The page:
How long have you been writing?
It feels as if I just got started on this career. I’m always a little bit surprised by my answer to this question: it’s almost 30 years. Honestly, I don’t know how that’s possible being as young as I am! That’s certainly the upside of a career you love. Time flies.
What’s your ideal writing day like?
Hmmm…let’s see. The perfect writing day. Well, first of all, I’ll be in a place where I can hear the waves washing along the sand and warm breezes rustling through coconut palms or evergreen trees. Then I’ll wake up early, go for a nice morning run along the beach, and come home ready to get to work. My very favorite thing is to sit in a lawn chair on my deck, notepad in hand, and lose myself in the story. It doesn’t happen every day — or even often — but when it does, it’s pure magic. And the perfect writing day.
How long does it take you to write a book?
For the most part, each of my books has taken a year. Some — notably The Nightingale, Firefly Lane and On Mystic Lake — have taken up to two years. Generally, I spend about three months coming up with idea, researching it, and formulating a loose plan for the spine of the story and the character arcs. After a few months of research, the writing of the first draft — if I’m lucky — is about five months. This usually entails several “wrong” starts and do-overs. The final process of taking that draft and turning it into the novel I’d envisioned takes between four and six months. Normally, I do about ten drafts of the book.
Do you miss practicing law?
Wait. I have to stop laughing. I can’t see the computer keys. No. I don’t miss it. I loved the law, but writing is the best career on the planet for me. I’m truly blessed. I can’t imagine having to wear heels to work again. I’d probably fall flat on my face.
Why do you write?
Quite simply, I write because it frees something in me. It’s the greatest job in the world. It allows me to be the wife/mother/friend I want to be, with plenty of time for the people I care about, while still giving me something that’s mine, something that defines me as an individual.
What’s a typical day like for you?
The great thing about being a writer is that there really is no typical day. When my son was home, my writing schedule was pretty much subject to the local school schedule. For years, I wrote school hours, school days, school months. It gave me a lovely, if inflexible, routine. Nowadays, though, I’m much more of a gypsy with a pen and paper. My ordinary day begins with a three or four mile run — preferably along a stretch of sunny beach — then it’s back home to get started. I’ll write fairly solidly until about five o’clock. There are certainly breaks taken along the way — lunch, phone calls with girlfriends, and checking my email. At the end of the day, I try to spend at least an hour outside, sitting on my deck and relaxing. Now, of course, I’m supposed to fit blogging into all of that. Wish me luck!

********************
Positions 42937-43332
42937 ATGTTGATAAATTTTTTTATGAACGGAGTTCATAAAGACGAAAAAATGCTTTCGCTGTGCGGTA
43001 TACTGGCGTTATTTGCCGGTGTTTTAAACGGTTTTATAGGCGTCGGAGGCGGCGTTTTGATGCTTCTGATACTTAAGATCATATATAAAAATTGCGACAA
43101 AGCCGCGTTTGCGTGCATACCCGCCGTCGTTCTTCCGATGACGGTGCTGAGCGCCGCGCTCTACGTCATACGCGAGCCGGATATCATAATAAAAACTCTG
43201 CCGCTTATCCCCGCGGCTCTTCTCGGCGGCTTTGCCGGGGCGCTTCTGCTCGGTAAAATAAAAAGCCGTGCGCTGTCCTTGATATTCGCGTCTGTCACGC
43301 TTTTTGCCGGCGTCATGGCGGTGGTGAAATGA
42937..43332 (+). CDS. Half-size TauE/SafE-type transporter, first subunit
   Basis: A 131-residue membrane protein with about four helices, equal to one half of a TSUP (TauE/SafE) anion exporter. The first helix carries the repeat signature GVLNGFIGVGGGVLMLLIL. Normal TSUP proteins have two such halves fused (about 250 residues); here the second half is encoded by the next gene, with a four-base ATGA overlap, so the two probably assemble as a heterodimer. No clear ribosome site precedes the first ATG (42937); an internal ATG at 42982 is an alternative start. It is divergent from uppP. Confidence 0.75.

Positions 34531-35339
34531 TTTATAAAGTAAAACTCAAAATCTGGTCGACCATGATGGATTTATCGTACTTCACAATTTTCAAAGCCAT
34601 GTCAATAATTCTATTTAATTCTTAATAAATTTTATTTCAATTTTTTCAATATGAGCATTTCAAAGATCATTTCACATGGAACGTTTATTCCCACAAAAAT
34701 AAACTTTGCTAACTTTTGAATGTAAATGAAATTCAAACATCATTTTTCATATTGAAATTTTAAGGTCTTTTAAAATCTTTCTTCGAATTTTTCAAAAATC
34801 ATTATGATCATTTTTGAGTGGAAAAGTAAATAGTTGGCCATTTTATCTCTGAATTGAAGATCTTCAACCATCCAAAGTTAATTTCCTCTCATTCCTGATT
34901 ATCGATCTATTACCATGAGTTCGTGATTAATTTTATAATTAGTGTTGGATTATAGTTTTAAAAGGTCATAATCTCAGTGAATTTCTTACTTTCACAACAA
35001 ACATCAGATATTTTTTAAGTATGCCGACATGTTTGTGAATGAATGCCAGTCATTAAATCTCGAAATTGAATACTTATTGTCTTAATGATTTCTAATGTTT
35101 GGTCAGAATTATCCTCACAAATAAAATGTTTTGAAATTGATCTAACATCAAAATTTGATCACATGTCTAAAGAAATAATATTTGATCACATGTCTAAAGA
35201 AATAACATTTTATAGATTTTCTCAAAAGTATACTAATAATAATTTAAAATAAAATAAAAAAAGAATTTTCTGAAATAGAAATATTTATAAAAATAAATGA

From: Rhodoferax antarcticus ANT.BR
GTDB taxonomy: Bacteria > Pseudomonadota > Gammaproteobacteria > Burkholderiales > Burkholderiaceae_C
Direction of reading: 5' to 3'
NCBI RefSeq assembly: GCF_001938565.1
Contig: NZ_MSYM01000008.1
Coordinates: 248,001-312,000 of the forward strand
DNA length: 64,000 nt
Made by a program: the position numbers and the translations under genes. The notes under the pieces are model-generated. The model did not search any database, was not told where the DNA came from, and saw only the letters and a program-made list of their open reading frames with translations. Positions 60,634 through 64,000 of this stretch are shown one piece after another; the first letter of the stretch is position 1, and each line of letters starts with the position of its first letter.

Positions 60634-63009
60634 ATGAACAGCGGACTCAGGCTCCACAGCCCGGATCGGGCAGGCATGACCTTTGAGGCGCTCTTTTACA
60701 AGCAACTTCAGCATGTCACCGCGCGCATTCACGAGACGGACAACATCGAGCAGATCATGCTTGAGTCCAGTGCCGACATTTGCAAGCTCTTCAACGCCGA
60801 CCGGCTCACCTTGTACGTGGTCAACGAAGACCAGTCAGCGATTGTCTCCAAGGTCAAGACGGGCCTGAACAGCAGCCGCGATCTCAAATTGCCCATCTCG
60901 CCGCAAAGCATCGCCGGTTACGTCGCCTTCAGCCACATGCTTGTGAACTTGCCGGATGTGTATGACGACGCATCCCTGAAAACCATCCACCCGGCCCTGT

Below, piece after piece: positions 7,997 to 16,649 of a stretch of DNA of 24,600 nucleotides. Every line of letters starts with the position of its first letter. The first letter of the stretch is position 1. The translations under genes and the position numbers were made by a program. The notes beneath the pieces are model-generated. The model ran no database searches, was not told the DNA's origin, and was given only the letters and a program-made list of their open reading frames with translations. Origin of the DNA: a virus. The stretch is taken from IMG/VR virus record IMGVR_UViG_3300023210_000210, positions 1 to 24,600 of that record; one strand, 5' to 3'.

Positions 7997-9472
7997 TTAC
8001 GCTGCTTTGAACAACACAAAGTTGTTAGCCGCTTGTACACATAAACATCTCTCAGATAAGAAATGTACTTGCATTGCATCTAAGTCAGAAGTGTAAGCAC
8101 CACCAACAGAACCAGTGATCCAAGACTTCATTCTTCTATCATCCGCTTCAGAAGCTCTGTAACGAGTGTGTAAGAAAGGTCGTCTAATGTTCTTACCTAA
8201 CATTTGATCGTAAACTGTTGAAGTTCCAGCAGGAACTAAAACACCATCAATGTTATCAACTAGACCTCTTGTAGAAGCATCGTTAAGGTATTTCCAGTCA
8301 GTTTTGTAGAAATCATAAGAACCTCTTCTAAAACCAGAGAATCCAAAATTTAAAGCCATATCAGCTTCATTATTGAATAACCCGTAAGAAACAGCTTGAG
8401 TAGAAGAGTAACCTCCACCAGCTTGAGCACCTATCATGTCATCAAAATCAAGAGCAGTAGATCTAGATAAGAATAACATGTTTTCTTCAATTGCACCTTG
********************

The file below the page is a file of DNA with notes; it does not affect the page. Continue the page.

How do you know when a book is over?
I’m exhausted. Or my deadline is looming. Or I have a migraine that lasts for two days. The truth is, a book never really feels “done.” I wish it did. What’s more likely is that my deadline is approaching and I’ve simply run out of time. Thankfully, I’m a disciplined writer. I actually start my books on time; no more than two weeks after the previous effort is finished. The stress of being “behind” is really not something I’d good with, so I stay on schedule.
Do you always know the whole story, including the ending, when you begin?
I think I do. On occasion, I even turn out to be correct. Because my books are more character than plot driven, the end of my novels is wholly dependent on the characters’ arcs and growth patterns. When I was a beginning writer, I followed a strict, twenty-page outline and lengthy character biographies. I spent a lot of my research time creating characters; then I moved them through the plot as I’d conceived it. In the end, I found that this hampered my creativity somewhat and began, as I moved into the bigger, more complex books, to require more editing. So, I let go. Now I spend more of my time discovering my characters. Although it creates a lot of missteps and wrong starts and endless drafts, I find that I enjoy the process more.
Do you have a favorite character in your own novels?
Honestly, I have a couple of characters that stay in my mind after the writing is over. They are, in no particular order — Izzy from On Mystic Lake, Alice from Magic Hour, Tully from Firefly Lane, and Anya Whitson from Winter Garden. But at the moment my very favorite character is the protagonist from the novel I’m currently writing. She may be my favorite character of all time. We’ll see.
How do you recommend new writers get started?
This is a question that I get asked a lot, of course. The easiest and most obvious answer is also the most difficult to accomplish: it’s to sit down and keep writing. Over the years, I’ve seen a lot of writers come and go — published and unpublished — and what I’ve learned is that the ones who make it keep writing no matter what. When life is tough, they write; when the kids are sick, they write; when rejections pile up, they write. Are you seeing a pattern? That’s really what this career is ultimately about. Showing up at your computer day after day to hone your craft. Of course you should take classes and read other peoples’ books and study as much as you can, but none of it can ever take the place of daily work.